Date of Award
Doctor of Philosophy
John A. Campbell
Sandra J. Sarkela
David G. Matthews
Kent F. Schull
The Doha-based, pan-Arab "al-Jazeera Satellite Channel" came to life on November 1, 1996 by a Qatari Emiri decree, and began a 24-hour operationon February 1, 1998. Although sponsored by an autocratic government that is similar to other Arab regimes in terms of the wide gap separating them fromtheir masses, al-Jazeera has become, and continues to be, the most popular and trusted news channel in the Arabworld. Media scholars and commentators agree that the popularity of al-Jazeera derives mainly fromits identification with the radicalism of the Arab public, as evidenced by the starkly anti-establishment tone characterizing much of the medium's discourses. There is a disagreement, however, over the meaning and implications of the Channel's anti-establishment discourses. Some argue that al-Jazeera is radicalizing the Arab audiences; others argue that it is moderating the beliefs of both of the Arab publicand the Arab regimes. Nottaking the Channel's radical discourses literally, however, a third group of scholars and commentators argues that al-Jazeera isin line with other official mass media whose objective is to advance and defend the interests of the host-government. Al-Jazeera, then, may help perpetuate Arab autocracy. Alternatively, I argue that both the radicalizing- and moderating effect perspectives do not provide an accurate interpretation of the Channel's anti-establishment discourses and their implications. I also contend that the third group's argument has more credibility. However, whilethe proponents of the third argument tell us what al-Jazeera does, they rarely tell us how al-Jazeera does it. To answer this animating question, and in order to discern thetrue nature and motives of al-Jazeera's political rhetoric, I offer a close reading of the Channel's political discourses on issues that sharply divide theArab public from the Qatari government and other Arab regimes. Textual evidence indicates that by initially identifying itself with the viewers' radicalism, al-Jazeera, indirectly, deflects such radicalism and channels it towards non-violent political ideologiesthat are conducive to the Qatari interests and policies. Furthermore, by indirectly connecting Qatar with the anti-establishment viewers, al-Jazeera re-invents Qatari autocracy depicting it as an acceptable form of governance.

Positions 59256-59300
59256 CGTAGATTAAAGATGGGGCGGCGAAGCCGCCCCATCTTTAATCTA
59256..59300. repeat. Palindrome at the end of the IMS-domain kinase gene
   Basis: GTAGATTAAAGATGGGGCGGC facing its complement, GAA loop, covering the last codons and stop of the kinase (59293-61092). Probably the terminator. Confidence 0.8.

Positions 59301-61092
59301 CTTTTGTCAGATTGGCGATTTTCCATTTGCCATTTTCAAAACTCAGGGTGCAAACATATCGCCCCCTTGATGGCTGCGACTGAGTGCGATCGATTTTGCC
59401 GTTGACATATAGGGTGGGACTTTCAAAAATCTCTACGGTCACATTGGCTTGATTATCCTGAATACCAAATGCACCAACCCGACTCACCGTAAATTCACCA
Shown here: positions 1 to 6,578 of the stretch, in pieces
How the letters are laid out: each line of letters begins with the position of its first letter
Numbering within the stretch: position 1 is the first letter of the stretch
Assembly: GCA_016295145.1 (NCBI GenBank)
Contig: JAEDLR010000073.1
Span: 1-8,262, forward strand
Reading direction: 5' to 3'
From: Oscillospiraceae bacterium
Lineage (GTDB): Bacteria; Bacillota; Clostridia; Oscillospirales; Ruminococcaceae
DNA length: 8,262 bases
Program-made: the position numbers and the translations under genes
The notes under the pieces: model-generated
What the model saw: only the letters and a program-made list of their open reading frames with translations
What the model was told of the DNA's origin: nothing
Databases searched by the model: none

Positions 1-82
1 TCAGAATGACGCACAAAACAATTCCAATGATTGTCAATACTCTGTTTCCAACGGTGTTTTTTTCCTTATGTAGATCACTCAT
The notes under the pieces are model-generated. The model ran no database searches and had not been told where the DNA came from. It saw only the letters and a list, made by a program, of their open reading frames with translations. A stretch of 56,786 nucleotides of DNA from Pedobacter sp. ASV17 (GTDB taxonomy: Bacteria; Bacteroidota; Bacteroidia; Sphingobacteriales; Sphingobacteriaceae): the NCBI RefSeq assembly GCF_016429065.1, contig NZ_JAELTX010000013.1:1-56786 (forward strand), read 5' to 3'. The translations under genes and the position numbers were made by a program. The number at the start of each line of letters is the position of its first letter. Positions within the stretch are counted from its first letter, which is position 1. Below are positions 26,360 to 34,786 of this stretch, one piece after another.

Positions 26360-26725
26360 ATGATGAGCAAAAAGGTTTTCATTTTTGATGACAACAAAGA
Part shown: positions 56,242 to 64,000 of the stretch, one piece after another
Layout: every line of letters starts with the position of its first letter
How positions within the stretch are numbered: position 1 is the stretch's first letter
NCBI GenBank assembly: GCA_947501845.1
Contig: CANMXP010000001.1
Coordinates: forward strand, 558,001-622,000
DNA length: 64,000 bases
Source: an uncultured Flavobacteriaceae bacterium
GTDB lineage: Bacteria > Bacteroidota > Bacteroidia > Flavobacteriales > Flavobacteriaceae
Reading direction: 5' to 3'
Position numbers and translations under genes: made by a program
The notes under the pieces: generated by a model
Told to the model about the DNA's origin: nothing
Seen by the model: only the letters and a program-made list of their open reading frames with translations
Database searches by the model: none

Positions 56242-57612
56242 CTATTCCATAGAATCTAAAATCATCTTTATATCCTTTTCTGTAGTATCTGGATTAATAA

dissertation or thesis originally submitted to the local University of Memphis Electronic Theses & dissertation (ETD) Repository.
Al-Sadi, Mahmoud Raouf, "Al-Jazeera Television: Intifada on the Air" (2011). Electronic Theses and Dissertations. 160.